January 25, 2009

Living Rituals

I was raised Episcopalian. Reading Aloud from a Prayer Book can be just like singing a song. Sometimes the words are alive. Sometimes you’re just mouthing the words. A lot of evangelicals who fill pews on Sunday probably aren’t feeling every verse on the projection screen, but they’d probably bristle before reading pre-written prayers. Ah, well. Some people think spontaneity equals spirituality.

When I lived in Lithia Springs, I used to say I wished we had more sayings. Or poems. Or prayers to repeat (the same way each time). Somehow, I never wrote any. Sometimes we’d quote lines from songs, sometimes as prayers. One day I used the word “liturgy” with the brothers in Arlington and I think it scared a few people. But any time we made a plan for a meeting, that was a “liturgy”. That’s all the word means.

I can’t stand pews or sermons, but once again tonight I feel drawn to the memory of reading from that prayer book. I felt the same way my junior year of college, when I’d burned out on trying to create my perfect “quiet time with the Lord” every morning. I quit listening to everything the evangelicals were telling me and I went back to St. James downtown. For most of the hour, I heard a gaggle of voices directed at the Lord, not one preacher’s voice directed at my head.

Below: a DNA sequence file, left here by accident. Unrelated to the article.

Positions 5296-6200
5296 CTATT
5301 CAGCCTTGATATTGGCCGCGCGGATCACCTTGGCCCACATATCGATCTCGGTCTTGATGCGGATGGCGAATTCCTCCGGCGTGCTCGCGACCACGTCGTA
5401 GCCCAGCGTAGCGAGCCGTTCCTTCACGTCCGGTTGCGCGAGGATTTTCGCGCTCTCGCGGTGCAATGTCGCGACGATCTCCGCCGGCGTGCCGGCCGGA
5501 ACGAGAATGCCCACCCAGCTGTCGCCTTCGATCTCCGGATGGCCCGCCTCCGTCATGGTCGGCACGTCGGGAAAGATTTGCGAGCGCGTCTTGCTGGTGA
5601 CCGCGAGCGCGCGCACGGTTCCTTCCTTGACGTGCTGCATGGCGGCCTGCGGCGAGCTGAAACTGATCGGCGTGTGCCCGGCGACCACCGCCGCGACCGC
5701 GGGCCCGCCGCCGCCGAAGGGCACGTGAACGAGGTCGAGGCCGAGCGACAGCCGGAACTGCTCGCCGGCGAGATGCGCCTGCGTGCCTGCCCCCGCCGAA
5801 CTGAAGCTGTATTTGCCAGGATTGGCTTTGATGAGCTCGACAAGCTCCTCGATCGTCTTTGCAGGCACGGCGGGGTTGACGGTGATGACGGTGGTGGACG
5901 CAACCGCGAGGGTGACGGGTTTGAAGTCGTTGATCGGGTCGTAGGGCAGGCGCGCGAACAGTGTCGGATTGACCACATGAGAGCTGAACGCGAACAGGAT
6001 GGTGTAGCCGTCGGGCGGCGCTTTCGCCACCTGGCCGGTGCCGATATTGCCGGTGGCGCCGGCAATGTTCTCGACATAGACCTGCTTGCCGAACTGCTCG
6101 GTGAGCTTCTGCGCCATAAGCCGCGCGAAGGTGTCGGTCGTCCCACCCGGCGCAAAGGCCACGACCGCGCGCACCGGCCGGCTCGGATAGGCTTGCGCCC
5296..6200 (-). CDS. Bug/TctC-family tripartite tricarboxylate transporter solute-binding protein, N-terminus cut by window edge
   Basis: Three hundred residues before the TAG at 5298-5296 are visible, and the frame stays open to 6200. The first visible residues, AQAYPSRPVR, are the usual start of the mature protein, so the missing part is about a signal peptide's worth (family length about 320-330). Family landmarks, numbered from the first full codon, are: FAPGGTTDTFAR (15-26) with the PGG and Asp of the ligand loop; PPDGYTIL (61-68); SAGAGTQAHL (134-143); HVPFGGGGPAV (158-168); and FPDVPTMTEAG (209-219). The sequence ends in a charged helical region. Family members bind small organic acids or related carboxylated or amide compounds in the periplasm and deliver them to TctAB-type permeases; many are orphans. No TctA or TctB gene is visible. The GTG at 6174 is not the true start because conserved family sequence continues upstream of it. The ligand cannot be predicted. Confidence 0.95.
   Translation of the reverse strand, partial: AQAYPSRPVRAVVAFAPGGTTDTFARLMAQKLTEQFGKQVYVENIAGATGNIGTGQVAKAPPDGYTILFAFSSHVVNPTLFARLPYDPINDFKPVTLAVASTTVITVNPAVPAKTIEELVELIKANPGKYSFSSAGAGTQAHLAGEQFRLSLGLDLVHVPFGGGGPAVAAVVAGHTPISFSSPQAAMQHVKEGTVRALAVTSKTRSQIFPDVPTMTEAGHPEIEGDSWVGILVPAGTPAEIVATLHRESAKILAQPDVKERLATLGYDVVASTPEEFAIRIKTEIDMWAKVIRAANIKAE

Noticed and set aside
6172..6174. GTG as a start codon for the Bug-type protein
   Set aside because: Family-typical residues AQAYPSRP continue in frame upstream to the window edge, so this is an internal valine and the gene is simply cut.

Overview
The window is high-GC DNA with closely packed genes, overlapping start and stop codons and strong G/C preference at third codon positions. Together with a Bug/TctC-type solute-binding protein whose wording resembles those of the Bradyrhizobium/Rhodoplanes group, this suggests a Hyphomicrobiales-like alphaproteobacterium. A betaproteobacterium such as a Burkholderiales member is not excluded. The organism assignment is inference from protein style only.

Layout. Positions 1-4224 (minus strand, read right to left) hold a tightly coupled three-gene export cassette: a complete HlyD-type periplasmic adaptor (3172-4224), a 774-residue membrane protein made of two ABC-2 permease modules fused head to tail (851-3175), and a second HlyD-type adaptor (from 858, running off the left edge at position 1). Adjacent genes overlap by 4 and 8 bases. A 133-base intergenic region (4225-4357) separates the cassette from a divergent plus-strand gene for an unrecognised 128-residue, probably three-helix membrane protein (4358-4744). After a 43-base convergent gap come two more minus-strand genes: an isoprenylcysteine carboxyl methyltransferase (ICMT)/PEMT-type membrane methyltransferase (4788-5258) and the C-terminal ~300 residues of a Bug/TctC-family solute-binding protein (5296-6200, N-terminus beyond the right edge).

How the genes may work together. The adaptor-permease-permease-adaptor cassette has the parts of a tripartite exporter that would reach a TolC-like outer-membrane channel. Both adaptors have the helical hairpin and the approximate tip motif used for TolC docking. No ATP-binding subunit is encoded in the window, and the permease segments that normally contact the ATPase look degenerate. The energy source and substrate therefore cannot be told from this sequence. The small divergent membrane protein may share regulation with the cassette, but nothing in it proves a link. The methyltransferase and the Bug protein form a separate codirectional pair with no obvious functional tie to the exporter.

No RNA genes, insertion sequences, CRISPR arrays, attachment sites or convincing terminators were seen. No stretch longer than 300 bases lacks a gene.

In all of my house church years, I continued to fail, mostly, at quietism. Maybe I’m just too ADD. But I realized recently that making everything still was to feel the Lord moving inside me. (I always thought he was supposed to be very still, too.) Maybe that’s why the thing that always meant the most to me was brothers meetings. When I stood arm in arm with a few other men, and we joined our voices together in singing, then amen-ed each other when talking to Him… there has yet to be anything else on earth that draws me into His presence like that did. I almost always felt the Lord moving in brothers meetings.

Aside from the details of my daily crap, which very much is worth sharing with him, I don’t have much to say to the Lord that I haven’t told him before. There are phrases my wife and I use – not all the time, but at times – that are full of meaning, and they get richer each time even though we say them almost the same way every time. I’d like to have some prayers that are like that, with the Lord.

Aside from that, I miss brothers meetings. The joining of our voices primes the joining of our spirits. And I long to pursue the Lord once again, with some others…